Money Can Buy Happiness By Buying Time, Study Suggests

Buying time promotes happiness.

Money Can Buy Happiness By Buying Time, Study Suggests
Image Credit: UBC

According to new research, spending money really can make us happier. Using the money for buying time such as paying for a cleaner or cook to take the daily chores off your hands does actually improve well-being. It makes us feel like we don’t have control over our own time.

Buying time with our money gives us a better sense of well-being than buying yet more material stuff.

Lead researcher Ashley Whillans said, “People who hire a housecleaner or pay the kid next door to mow the lawn might feel like they’re being lazy. But our results suggest that buying time has similar benefits for happiness as having more money.”

Scientists involved almost 6,271 people across the US, Canada, Denmark and the Netherlands. They asked participants whether they spent money to buy themselves free time, and if so how much they spent each month. They found the same link between buying time and life satisfaction irrespective of the overall level of income.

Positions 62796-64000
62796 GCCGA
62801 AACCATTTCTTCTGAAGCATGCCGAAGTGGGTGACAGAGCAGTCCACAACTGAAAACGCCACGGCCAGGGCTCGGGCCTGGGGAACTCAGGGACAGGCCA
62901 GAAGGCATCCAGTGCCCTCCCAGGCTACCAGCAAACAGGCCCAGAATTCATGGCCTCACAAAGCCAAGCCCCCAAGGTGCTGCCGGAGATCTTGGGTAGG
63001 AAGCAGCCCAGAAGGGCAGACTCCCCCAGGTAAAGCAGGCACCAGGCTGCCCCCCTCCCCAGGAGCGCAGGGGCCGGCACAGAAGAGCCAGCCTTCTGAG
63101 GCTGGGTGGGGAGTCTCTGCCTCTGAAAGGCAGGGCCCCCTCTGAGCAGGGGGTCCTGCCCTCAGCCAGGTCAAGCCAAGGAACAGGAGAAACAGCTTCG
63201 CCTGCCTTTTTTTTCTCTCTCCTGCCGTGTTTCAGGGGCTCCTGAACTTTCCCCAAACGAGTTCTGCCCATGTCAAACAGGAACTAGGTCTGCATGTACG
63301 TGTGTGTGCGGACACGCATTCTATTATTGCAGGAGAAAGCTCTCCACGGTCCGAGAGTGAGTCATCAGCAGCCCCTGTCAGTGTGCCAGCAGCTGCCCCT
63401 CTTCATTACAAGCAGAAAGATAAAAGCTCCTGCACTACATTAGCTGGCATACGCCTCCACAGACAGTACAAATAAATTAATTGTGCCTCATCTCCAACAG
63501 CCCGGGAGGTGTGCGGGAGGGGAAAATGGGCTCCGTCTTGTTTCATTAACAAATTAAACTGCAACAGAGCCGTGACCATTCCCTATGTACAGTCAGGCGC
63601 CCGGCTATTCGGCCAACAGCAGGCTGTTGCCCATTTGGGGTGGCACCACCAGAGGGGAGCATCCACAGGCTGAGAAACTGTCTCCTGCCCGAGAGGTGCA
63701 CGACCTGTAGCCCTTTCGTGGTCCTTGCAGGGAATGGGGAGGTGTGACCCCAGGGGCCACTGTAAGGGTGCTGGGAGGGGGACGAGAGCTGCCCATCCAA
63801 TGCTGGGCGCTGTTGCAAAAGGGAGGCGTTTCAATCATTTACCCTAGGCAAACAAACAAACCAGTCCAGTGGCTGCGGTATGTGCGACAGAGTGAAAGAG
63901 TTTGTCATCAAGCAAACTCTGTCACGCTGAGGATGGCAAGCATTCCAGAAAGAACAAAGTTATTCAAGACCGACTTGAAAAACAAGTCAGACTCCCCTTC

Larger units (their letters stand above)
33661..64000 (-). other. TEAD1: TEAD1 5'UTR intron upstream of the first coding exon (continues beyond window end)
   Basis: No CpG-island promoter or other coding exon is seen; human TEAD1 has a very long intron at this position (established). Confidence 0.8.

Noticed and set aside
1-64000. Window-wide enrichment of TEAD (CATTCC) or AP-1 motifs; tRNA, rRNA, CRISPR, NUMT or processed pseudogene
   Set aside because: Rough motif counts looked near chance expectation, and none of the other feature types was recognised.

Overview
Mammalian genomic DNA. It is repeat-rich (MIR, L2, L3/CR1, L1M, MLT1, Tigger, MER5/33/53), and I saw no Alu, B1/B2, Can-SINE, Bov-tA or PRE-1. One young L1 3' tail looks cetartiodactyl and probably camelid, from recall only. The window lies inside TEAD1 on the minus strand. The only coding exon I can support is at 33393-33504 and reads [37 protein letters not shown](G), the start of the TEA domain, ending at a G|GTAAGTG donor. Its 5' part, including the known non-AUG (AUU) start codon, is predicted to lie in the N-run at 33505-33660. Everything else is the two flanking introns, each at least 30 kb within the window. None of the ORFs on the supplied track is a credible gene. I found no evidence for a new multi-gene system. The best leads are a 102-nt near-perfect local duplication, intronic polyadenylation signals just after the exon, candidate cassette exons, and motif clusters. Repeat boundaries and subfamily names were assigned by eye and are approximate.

Scientists even asked them whether they are satisfied with their lives and how pressed for time they felt.

Participants who spent money to free up time reported greater life satisfaction overall. They found the same link between buying time and life satisfaction irrespective of the overall level of income.

Elizabeth Dunn, one of the team member said, “The benefits of buying time aren’t just for wealthy people. We thought the effects might only hold up for people with quite a bit of disposable income, but to our surprise, we found the same effects across the income spectrum.”

While conducting a field test, scientists asked 60 adults from Vancouver to spend $40 on a time-saving exercise one weekend, and $40 on a material purchase on another weekend.

Participants were found as happier when spending the cash on something that freed up time.

The research also suggests that very few of us make time-saving purchases in our day-to-day lives. Scientists test this on 818 millionaires and found that almost half of them weren’t spending any money on outsourcing time-consuming tasks.

Even though empowering tasks and making more time for ourselves is good for us, but it is not something we seem all that keen to do.

Dunn said, “Although buying time can serve as a buffer against the time pressures of daily life, few people are doing it even when they can afford it.”

“My take home message is, ‘think about it, is there something you hate doing that fills you with dread and could you pay somebody else to do that for you?'”

“If so, then science says that’s a pretty good use of money.”